Ecological setup, ploidy diversity, and reproductive biology of Paspalum modestum, a promising wetland forage grass from South America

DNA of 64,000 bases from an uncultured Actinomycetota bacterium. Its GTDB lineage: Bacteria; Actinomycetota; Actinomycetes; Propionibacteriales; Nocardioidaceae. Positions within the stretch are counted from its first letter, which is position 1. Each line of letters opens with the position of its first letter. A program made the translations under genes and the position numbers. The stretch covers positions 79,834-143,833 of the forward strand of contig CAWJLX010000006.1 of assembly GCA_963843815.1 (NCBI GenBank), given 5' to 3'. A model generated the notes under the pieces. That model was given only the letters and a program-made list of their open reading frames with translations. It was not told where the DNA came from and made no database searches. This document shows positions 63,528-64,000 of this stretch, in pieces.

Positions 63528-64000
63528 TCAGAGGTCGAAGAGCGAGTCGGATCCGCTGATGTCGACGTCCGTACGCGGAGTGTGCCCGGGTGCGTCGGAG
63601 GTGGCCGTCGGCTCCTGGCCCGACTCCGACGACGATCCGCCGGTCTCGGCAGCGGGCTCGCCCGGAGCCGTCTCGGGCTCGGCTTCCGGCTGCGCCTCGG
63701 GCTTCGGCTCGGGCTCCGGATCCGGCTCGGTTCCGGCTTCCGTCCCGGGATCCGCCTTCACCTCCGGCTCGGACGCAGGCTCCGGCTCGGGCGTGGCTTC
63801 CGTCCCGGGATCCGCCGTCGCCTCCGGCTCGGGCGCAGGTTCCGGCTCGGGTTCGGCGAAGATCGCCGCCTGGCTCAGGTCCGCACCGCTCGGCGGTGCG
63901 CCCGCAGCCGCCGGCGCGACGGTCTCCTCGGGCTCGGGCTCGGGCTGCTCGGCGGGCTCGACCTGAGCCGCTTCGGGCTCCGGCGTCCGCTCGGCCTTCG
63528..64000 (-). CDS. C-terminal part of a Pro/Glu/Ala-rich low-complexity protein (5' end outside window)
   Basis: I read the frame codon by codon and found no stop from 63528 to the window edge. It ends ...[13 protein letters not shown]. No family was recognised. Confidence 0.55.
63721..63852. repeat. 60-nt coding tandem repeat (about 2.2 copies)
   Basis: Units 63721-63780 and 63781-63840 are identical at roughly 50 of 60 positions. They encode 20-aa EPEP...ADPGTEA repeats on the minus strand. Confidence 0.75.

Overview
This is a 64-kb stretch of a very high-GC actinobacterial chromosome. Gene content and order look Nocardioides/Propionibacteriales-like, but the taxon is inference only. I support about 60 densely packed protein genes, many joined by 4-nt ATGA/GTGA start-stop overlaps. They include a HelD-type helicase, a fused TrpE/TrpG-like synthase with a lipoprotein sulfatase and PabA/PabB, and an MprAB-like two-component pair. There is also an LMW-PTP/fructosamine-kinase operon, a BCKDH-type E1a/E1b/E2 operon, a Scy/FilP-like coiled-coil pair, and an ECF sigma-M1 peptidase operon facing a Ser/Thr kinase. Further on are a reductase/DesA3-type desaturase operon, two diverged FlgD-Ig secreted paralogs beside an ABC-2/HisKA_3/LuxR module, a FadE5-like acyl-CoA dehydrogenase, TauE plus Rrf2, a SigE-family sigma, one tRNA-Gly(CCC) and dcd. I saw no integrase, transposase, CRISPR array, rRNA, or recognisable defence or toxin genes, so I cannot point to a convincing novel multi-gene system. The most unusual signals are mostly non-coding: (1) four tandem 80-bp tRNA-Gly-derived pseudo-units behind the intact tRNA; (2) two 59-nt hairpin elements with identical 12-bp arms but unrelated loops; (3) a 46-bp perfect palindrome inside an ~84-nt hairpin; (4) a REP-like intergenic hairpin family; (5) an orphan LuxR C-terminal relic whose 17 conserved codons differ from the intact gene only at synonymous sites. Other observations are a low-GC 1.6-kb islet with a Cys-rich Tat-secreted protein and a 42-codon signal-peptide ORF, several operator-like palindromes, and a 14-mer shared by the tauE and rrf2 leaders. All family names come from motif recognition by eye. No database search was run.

Abstract With ever-rising demand for food, forage breeding for intensification of cattle production is also taking a leap. In South America, cattle production systems are displaced to marginal areas poorly exploited with cultivated pastures yet with high potential for growing stocking rates. This places the need for using native genetic resources to breed locally adapted plant genotypes that benefits from better forage quality, yield, and lesser threat to the local biodiversity. Paspalum modestum Mez is a grass species that produces quality forage and grows in marginal areas like estuaries and floodplains, suitable for introduction in breeding programs. In this study we characterize the species' reproductive biology and ecological preferences needed beforehand any improvement. P. modestum plants found in nature are commonly diploids, rarely triploids, and tetraploids. Chromosome associations during meiosis in polyploids indicate they are autopolyploids. While diploids are sexual self-sterile, analyses of embryology, gamete fertility and experimental crossings show tetraploids are self-compatible facultative apomicts, highly fertile and have a high proportion of sexuality compared to other apomictic species. Ecological niche analysis and species distribution modelling show mean annual temperature and precipitation as main ecological drivers and a wide geographical area of climatic suitability where P. modestum can grow and be exploited as a forage grass. Our study points to P. modestum as a native plant resource appropriate for breeding waterlogging tolerant ecotypes and genotypes of high biomass production adapted to low flow areas in the Subtropics of Brazil, Paraguay, Uruguay and Argentina.